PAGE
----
Christal Ann Rice Cooper

Christal Ann Rice Cooper
Christal Ann Rice Cooper March 2017

Sunday, November 1, 2015

Guest Blog Post By Barbara Minty McQueen - "My Husband Steve McQueen's Christian Walk"

Christal Cooper

* Photographs (unless otherwise noted) given copyright privilege by Mrs. Barbara Minty McQueen And Marshal Terrill.



**Text given copyright privilege by Mrs. Barbara Minty McQueen and Marshal Terrill



***The photographs are excerpted from the photograph/passage book Steve McQueen: The Last Mile Revisited by Barbara McQueen and Marshal Terrill.




Article – 1,690 Words

Guest Blogger – Barbara Minty McQueen
In Memoriam:  Steve McQueen’s Christian Walk
March 24, 1930 – November 7, 1980


       Contrary to popular belief, I am not a preacher’s daughter.  And contrary to popular belief, I didn’t talk Steve into going to church or becoming a born-again Christian near the end of his life.  That was a decision he made all on his own.
       Despite his worldwide fame and that he financially never wanted for anything, a certain peace had eluded Steve for most of his life.  He had seen and done it all in his 50 years on earth, but the one thing he didn’t have was the one thing he wanted the most – inner peace.



       Steve’s conversion to Christianity took place over the course of several years.  With his natural paranoia, Steve never jumped into anything until he was absolutely sure there was no “con” involved.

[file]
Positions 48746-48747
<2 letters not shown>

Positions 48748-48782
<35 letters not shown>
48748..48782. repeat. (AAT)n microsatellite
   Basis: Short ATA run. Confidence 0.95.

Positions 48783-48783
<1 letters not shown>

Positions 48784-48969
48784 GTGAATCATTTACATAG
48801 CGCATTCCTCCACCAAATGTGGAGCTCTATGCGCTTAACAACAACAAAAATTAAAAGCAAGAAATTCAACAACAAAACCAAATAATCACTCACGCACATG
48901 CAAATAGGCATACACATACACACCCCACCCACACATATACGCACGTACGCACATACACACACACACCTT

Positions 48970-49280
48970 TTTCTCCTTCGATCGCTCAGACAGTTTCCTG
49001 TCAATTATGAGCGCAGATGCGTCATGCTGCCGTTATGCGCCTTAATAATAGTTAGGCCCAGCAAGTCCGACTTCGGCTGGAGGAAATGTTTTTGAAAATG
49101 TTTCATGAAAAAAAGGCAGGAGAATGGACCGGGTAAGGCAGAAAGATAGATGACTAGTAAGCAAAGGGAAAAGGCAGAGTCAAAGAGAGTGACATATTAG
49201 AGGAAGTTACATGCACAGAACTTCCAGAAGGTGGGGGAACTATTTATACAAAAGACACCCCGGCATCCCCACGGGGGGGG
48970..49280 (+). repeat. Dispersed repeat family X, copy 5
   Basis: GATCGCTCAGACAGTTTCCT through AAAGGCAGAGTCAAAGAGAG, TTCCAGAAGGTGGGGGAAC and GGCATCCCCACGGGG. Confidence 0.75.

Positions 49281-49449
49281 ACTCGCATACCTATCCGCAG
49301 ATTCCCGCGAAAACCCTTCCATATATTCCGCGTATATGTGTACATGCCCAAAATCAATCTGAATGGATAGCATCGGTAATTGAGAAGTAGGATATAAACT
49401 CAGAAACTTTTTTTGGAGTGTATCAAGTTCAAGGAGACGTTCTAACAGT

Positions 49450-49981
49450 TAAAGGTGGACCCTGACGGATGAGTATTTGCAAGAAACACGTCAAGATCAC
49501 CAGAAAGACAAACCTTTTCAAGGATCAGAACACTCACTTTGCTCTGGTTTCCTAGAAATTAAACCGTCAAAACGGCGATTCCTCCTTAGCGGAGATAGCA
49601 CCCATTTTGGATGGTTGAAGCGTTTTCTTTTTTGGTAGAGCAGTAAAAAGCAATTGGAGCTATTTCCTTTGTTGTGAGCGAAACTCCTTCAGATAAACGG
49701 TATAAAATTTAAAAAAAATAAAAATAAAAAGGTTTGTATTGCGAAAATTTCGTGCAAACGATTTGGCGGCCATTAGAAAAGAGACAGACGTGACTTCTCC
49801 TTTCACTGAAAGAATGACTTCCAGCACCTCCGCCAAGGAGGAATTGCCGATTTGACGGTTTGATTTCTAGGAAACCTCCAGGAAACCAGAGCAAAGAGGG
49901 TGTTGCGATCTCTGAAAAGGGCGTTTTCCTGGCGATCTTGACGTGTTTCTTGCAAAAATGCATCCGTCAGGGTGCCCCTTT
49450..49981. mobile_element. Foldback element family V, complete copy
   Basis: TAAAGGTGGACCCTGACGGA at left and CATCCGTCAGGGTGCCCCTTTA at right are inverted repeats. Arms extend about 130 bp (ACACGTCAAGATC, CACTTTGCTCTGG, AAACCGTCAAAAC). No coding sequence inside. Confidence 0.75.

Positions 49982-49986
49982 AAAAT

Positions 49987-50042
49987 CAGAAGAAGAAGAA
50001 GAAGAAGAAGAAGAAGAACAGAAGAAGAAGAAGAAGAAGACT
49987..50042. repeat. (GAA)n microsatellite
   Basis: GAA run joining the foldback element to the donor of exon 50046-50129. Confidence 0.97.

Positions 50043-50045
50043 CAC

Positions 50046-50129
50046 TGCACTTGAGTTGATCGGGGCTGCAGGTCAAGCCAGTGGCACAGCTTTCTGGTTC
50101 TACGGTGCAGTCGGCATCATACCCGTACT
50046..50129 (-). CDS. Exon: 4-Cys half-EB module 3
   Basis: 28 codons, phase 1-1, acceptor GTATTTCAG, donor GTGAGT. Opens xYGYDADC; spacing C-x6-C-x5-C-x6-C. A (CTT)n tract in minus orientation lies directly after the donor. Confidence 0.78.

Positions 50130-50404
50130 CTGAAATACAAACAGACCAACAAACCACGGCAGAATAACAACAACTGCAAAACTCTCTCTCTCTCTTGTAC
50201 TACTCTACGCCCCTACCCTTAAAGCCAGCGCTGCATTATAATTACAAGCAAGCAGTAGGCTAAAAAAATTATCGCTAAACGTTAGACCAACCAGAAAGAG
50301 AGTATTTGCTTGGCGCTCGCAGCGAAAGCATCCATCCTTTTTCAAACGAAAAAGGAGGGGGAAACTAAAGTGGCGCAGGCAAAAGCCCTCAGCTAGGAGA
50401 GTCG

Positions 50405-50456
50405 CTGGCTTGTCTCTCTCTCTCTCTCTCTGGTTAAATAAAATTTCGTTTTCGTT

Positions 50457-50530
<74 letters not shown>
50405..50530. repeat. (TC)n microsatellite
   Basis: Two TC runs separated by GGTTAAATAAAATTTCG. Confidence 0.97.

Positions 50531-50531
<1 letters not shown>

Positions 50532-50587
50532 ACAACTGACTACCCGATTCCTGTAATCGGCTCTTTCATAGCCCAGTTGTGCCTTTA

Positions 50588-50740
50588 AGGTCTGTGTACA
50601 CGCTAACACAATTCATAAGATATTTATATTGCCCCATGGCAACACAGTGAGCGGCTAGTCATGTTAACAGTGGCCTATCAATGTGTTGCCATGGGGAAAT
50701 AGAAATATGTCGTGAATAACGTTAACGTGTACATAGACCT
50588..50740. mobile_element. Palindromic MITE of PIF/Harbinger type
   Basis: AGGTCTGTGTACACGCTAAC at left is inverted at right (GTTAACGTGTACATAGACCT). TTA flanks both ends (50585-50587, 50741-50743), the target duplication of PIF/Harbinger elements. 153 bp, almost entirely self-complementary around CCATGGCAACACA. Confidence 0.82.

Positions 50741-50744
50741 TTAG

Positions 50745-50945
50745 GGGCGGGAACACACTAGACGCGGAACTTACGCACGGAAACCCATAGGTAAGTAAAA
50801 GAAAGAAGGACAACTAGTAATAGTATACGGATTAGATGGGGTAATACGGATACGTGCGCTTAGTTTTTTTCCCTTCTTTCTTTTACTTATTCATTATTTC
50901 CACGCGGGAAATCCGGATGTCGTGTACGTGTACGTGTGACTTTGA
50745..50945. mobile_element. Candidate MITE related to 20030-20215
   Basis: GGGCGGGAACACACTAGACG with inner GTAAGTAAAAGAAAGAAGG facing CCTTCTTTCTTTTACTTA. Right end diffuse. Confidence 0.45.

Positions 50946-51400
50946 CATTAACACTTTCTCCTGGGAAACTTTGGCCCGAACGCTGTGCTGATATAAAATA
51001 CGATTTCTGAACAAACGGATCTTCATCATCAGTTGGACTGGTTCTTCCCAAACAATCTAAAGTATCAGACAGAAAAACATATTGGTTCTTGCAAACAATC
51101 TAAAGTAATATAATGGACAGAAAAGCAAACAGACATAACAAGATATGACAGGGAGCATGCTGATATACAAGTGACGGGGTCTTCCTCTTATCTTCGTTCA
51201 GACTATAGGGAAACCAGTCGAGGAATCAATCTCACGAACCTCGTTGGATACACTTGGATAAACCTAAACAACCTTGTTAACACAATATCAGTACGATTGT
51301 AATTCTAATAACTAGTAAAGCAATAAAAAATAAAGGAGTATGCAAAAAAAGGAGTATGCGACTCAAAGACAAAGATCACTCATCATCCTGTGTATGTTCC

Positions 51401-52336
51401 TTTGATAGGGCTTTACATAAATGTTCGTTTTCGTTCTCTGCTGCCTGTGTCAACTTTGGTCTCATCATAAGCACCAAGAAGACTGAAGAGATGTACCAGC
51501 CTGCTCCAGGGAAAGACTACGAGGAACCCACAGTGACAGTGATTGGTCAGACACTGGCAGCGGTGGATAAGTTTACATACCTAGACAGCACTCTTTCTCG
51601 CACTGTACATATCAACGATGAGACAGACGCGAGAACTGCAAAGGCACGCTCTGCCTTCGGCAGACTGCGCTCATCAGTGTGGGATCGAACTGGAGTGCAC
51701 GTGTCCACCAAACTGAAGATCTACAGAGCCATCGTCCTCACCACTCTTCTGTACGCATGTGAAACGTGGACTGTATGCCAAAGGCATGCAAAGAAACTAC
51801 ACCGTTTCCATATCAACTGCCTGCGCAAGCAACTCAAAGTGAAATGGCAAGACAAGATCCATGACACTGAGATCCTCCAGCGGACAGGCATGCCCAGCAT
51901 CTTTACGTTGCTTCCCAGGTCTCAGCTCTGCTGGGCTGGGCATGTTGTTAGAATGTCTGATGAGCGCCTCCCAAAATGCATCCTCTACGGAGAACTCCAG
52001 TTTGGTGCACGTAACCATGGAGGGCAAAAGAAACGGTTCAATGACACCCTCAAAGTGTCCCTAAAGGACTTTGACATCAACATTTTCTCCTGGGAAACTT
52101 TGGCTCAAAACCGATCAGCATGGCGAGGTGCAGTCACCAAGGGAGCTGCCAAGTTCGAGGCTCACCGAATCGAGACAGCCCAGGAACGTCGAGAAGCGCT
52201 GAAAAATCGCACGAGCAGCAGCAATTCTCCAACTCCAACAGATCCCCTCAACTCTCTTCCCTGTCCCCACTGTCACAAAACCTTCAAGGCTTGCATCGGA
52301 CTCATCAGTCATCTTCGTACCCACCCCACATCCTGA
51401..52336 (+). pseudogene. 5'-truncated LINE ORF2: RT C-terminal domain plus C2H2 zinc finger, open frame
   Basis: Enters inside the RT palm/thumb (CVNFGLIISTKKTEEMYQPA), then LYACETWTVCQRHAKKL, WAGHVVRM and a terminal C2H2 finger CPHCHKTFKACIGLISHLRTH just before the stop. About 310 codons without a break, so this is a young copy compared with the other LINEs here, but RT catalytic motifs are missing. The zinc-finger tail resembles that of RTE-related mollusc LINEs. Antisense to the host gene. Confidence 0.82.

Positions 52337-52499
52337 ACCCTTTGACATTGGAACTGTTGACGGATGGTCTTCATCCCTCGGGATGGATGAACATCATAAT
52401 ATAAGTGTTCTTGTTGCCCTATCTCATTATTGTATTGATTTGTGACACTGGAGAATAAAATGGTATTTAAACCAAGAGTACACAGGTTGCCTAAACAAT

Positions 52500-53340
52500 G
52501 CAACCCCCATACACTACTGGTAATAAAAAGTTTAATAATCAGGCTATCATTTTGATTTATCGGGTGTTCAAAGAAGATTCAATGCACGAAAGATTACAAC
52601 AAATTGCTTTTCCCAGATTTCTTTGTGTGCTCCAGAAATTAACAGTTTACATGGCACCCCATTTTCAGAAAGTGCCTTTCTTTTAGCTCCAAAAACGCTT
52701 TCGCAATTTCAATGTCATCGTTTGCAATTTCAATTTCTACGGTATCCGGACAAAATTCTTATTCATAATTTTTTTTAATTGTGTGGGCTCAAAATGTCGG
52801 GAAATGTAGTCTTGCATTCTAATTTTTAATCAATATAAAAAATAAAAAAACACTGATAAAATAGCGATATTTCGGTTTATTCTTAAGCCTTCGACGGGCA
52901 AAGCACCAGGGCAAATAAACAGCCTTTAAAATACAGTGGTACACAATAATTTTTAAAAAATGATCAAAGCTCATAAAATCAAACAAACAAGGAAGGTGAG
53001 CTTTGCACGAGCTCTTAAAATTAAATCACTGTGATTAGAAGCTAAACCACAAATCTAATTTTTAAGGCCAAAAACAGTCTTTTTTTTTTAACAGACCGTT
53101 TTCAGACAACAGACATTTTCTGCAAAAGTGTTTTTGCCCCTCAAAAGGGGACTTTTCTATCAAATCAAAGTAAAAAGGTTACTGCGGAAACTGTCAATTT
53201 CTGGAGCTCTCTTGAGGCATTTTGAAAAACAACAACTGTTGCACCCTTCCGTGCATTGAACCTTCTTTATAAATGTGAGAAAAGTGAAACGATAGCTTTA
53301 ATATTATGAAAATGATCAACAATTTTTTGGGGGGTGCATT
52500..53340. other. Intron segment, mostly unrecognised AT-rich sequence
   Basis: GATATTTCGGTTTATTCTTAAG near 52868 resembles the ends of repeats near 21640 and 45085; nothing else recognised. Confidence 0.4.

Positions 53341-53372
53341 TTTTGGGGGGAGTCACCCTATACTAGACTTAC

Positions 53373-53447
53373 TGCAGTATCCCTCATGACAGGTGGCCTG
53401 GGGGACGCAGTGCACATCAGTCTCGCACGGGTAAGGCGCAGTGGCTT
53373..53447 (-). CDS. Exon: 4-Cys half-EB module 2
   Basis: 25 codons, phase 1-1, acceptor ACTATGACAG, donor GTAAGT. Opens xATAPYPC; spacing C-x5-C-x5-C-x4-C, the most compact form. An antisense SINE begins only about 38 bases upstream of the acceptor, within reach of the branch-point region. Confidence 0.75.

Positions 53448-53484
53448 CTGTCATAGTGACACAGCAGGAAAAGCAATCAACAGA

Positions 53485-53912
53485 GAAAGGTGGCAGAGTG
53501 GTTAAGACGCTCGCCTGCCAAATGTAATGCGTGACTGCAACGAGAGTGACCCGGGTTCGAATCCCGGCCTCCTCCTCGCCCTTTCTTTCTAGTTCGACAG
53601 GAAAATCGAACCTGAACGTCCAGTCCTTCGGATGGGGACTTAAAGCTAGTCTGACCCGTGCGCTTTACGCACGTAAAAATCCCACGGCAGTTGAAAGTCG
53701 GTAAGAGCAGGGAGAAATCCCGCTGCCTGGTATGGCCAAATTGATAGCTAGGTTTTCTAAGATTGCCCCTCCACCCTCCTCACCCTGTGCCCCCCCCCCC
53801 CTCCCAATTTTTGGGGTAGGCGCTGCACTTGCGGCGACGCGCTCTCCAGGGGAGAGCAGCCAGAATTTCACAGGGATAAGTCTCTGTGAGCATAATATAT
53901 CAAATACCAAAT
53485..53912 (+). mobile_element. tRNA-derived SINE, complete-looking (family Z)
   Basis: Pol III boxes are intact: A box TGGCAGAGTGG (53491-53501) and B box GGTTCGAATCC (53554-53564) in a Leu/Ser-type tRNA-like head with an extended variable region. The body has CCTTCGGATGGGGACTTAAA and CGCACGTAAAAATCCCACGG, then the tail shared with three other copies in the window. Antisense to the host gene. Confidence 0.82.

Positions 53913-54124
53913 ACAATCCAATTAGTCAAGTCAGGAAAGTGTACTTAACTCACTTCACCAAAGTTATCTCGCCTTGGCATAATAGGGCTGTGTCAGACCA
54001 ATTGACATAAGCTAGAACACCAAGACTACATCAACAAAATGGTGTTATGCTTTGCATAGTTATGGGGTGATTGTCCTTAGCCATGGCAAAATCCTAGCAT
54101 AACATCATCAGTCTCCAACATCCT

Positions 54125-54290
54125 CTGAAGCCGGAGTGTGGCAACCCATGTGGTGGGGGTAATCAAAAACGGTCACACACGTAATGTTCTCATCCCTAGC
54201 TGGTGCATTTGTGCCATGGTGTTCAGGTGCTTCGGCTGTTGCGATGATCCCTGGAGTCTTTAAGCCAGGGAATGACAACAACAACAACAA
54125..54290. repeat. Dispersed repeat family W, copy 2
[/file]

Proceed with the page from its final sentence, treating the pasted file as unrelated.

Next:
I would have to credit Steve’s good friend Pat Johnson and his flight instructor Sammy Mason for blazing the path of Steve’s eventual Christian walk.



       Pat, who Steve knew since the early 1970s, was a very strong and dedicated family man.  Despite their tight bond, Steve never asked Pat about his religious beliefs or feelings for many years.  Pat also made sure never to preach anything about religion to Steve.  The quickest way to alienate Steve was to try and talk him into anything before he was ready to listen.
       Steve admired Pat a great deal because Pat was very faithful to his wife Sue, and he was completely devoted to his children.  Steve was also aware that Pat didn’t drink, smoke, do drugs or chase women – all things that were certainly a part of Steve’s tough guy image.  Yet, Steve knew that in spite of the fact that Pat was faithful and sober, there was a toughness that Steve respected.


       Steve saw the Johnsons as an ideal family and part of the reason was because of their strong religious convictions.  Steve observed them over a period of years and then began to make inquiries about Christianity.
       In 1979, while filming The Hunter in Chicago, Steve accompanied Pat to Mass one Sunday.  It had been many years since Steve had been to a Catholic Mass and he was not comfortable with the pageantry.  Steve always liked everything at its basic level and this was far to “showy” for him.  Pat explained that it was up to Steve to find his own connection to God, but not to give up.  Steve took his advice and tried again in Santa Paula when the production of The Hunter moved back to Los Angeles for interior shots.